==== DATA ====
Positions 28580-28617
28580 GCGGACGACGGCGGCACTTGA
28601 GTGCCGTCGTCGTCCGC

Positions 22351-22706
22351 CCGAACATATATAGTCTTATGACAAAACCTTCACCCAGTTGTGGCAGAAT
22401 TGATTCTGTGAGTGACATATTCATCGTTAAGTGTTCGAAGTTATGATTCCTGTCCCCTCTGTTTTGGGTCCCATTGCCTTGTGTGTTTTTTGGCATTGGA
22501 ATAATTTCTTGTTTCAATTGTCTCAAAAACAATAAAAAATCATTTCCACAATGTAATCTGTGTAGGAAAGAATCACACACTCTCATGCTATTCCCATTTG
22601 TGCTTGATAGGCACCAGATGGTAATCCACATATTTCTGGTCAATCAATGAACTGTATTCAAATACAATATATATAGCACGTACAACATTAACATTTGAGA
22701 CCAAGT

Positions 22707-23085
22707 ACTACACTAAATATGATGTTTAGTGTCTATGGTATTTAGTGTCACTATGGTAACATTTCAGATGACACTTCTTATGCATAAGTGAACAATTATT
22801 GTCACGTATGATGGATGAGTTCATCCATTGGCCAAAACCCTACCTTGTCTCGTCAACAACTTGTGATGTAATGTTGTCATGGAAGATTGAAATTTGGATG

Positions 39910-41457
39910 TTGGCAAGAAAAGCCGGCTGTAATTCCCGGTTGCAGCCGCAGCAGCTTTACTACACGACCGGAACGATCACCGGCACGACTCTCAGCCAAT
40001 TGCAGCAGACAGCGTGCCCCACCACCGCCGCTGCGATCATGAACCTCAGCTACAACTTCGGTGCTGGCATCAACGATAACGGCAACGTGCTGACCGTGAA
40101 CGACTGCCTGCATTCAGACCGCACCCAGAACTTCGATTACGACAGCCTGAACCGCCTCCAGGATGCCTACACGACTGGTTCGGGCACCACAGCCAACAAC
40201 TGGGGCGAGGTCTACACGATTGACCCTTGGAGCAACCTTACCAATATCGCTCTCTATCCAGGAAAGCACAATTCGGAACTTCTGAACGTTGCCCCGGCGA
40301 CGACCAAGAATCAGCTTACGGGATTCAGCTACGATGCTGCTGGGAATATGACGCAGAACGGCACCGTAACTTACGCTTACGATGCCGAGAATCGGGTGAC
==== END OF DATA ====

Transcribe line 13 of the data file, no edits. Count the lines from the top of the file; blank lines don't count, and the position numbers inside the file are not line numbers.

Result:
Positions 39910-41457